Why is my circular saw worthless in pressure treated wood?
My saw bucks and stalls when cutting pressure treated wood. I’m trying to cut down old decking planks so that my garbage collection in town will take it away. Is there a better blade to use than the standard one that came with the saw?
Suggestion by Big City
You can use a rough cut blade, but it has to be SHARP as any blade would. Cut slow and straight and you should be ok. I hope this helps
Suggestion by email@example.com
diablo or piranna blades are good at about 10 bucks apiece.but if your blade has all its carbide teeth ,its probably your weak arse black and decker saw
Suggestion by rvblatz
.They make all kinds of blades the one that came with your saw is most likely a cheaper one I would buy a carbon tip.(combination )they vary in price.,also wood sould be dry before you cut
Suggestion by mike
Tough to say. It could be your blade it could be your saw. It could be the way you are cutting it. The way you are cutting it? Make sure you support only one side of the blank so the pc you are cutting is able to fall effortlessly. You don’t want the stock to bind pinching the blade causing it to buck. Your blade? Make sure you are using a carbide tipped thin kerf blade. You will want a blade with about 24 teeth no more. Your saw? Maybe your saw but if you are using a saw with a 7-1/4″ blade and runs off a cord and not a battery you should have no problem. Then again I have seen some really cheap saws in my life time. Hope this helped!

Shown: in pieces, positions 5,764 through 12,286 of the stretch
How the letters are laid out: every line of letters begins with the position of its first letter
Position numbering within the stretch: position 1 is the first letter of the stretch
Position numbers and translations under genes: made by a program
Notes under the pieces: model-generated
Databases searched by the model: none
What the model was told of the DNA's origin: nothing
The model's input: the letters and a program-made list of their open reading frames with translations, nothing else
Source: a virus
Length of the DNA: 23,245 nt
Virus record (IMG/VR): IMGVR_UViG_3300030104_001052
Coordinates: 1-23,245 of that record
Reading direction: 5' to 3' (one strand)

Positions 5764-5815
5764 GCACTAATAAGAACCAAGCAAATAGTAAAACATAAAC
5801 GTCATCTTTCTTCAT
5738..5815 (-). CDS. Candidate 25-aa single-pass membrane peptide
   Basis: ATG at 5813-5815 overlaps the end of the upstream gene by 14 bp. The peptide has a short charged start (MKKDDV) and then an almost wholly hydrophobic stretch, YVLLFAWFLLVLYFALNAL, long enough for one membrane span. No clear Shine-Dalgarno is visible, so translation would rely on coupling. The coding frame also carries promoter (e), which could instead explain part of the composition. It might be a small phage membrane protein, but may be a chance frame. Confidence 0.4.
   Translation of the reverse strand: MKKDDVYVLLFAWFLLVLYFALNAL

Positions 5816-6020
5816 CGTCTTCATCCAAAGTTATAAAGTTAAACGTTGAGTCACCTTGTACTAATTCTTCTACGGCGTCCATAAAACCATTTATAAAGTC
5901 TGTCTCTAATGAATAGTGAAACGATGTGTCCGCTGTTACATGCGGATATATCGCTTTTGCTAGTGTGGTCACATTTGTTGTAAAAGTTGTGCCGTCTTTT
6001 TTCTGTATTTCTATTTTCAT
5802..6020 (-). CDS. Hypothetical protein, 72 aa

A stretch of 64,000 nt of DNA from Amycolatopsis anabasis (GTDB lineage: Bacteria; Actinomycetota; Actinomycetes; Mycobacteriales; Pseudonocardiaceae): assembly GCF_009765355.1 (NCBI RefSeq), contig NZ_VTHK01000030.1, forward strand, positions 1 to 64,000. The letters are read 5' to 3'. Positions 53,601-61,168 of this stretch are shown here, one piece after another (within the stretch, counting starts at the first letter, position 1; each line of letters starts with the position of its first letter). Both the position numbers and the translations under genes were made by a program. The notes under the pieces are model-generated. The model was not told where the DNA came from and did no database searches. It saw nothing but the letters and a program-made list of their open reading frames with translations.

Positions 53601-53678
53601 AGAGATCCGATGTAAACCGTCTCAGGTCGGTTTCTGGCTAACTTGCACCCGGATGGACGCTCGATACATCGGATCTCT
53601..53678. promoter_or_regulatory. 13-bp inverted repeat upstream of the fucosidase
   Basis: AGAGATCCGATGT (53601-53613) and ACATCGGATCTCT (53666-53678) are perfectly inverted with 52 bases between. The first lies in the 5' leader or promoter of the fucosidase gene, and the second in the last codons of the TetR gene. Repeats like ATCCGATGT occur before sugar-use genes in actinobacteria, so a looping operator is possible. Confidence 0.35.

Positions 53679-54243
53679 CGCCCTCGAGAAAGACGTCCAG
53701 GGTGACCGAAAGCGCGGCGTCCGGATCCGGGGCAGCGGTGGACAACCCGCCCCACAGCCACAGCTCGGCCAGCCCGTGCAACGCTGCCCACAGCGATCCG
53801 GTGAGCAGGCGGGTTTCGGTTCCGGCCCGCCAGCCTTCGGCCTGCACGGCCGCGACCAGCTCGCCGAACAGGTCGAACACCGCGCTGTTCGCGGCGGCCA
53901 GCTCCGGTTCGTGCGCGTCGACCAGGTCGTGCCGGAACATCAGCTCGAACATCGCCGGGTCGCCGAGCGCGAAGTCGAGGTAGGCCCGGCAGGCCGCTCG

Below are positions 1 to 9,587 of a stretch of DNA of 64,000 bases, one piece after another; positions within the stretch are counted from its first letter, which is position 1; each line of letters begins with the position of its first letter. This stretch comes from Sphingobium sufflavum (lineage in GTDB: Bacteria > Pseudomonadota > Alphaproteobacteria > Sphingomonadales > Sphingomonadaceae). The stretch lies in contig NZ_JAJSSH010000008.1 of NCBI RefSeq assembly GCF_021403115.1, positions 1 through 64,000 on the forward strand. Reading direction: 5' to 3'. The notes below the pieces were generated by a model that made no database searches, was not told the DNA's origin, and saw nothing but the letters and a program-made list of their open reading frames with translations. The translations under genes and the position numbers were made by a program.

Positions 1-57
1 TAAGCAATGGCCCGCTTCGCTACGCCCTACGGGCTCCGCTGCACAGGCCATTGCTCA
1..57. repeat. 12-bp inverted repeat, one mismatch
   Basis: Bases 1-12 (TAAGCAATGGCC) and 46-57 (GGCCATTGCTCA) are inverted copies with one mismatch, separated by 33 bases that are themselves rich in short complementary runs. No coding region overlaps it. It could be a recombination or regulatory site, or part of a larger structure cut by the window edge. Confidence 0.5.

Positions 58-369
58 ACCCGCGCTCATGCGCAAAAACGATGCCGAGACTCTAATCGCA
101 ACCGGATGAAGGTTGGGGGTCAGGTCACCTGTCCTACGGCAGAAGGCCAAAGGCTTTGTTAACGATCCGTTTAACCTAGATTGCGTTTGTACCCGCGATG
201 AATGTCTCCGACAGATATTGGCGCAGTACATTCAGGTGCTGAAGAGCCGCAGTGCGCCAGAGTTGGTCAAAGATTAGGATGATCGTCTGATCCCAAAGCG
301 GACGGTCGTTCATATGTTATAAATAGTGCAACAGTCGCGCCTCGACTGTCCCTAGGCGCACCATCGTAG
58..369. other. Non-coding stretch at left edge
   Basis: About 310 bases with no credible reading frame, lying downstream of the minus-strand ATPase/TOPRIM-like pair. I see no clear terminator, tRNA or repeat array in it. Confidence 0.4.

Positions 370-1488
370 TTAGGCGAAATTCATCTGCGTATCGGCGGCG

Why is it everytime I cut a piece of wood with my circular saw I get burn marks on the wood?
I’ve tried new blades, adjusting the depth of the blade and changing the pressure I use while cutting. What am I doing wrong?
Suggestion by rtharp8
usually means a dull blade. if you’ve tried new blades it’s probably the wrong type blade for what your cutting.
Suggestion by catherine
You’re not doing anything wrong. It is caused by the friction of the blade against the wood. That’s all.
Suggestion by ambeemapoopoo
Well if it’s burning it, that would mean that the blade is moving too fast causing friction resulting in burns. Does the saw have a speed setting on it?? The only circular saw I’ve ever used had one.
Suggestion by jason p
Cut faster and use a sharper blade. If you are cutting dense wood it will leave burn marks much easier.